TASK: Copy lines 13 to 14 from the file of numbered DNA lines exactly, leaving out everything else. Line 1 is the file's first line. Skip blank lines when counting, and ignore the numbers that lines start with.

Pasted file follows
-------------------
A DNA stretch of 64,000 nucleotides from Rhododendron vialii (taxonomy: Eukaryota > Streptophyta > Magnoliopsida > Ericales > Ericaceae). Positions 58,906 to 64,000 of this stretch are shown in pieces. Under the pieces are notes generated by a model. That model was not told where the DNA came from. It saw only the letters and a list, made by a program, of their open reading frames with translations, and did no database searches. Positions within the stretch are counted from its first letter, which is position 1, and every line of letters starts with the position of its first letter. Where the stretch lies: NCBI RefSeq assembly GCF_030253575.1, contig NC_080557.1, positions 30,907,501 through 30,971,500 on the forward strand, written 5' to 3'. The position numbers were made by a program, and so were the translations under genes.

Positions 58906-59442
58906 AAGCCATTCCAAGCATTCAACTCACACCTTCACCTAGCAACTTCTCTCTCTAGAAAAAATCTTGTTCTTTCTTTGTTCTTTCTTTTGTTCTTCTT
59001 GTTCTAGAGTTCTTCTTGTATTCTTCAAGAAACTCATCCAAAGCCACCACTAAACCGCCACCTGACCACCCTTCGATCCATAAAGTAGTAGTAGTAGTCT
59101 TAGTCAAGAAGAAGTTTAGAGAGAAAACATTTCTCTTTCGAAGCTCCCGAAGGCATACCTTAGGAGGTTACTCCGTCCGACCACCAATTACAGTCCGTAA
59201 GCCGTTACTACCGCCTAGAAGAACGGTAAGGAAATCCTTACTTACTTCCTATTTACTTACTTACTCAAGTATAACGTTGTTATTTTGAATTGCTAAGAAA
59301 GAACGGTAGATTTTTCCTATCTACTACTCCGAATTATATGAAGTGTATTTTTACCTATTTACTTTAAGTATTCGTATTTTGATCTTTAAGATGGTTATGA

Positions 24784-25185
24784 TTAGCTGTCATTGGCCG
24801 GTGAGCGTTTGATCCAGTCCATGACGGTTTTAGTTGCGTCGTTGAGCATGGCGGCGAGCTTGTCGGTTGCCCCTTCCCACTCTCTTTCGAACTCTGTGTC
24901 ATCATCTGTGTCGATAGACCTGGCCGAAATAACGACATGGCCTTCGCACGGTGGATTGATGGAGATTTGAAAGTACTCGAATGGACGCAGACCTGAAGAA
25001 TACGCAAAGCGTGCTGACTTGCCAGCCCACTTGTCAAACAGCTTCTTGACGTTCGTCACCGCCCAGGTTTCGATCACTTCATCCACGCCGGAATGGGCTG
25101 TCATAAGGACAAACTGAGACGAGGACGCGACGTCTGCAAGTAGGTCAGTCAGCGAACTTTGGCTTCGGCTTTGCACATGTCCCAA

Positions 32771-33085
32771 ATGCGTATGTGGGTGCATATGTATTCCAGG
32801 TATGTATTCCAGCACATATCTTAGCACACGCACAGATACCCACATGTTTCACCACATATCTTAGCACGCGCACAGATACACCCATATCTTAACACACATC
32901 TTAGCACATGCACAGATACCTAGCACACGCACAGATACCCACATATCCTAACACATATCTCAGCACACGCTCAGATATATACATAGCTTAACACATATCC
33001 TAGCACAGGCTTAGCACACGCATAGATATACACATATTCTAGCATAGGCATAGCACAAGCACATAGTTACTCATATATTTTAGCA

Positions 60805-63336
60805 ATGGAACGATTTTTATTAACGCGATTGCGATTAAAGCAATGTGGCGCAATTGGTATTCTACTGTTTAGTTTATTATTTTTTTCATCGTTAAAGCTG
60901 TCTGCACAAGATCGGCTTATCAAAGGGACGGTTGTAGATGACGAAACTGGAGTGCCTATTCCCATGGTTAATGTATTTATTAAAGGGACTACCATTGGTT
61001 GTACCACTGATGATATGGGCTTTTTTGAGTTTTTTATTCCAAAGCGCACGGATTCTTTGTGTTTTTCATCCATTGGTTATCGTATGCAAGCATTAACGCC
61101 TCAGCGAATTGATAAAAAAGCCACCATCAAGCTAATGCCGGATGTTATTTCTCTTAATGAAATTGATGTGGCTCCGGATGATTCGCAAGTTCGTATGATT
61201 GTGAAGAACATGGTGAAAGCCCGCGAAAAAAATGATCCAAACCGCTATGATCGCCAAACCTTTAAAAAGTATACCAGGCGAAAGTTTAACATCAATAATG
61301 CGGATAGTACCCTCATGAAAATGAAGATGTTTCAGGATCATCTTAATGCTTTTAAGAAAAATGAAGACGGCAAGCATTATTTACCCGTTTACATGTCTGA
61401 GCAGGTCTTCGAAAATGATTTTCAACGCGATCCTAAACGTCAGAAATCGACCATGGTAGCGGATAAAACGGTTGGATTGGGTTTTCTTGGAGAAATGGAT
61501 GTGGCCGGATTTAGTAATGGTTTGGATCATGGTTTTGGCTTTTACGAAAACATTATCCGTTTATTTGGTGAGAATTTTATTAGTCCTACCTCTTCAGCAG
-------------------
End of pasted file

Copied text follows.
25101 TCATAAGGACAAACTGAGACGAGGACGCGACGTCTGCAAGTAGGTCAGTCAGCGAACTTTGGCTTCGGCTTTGCACATGTCCCAA

Positions 32771-33085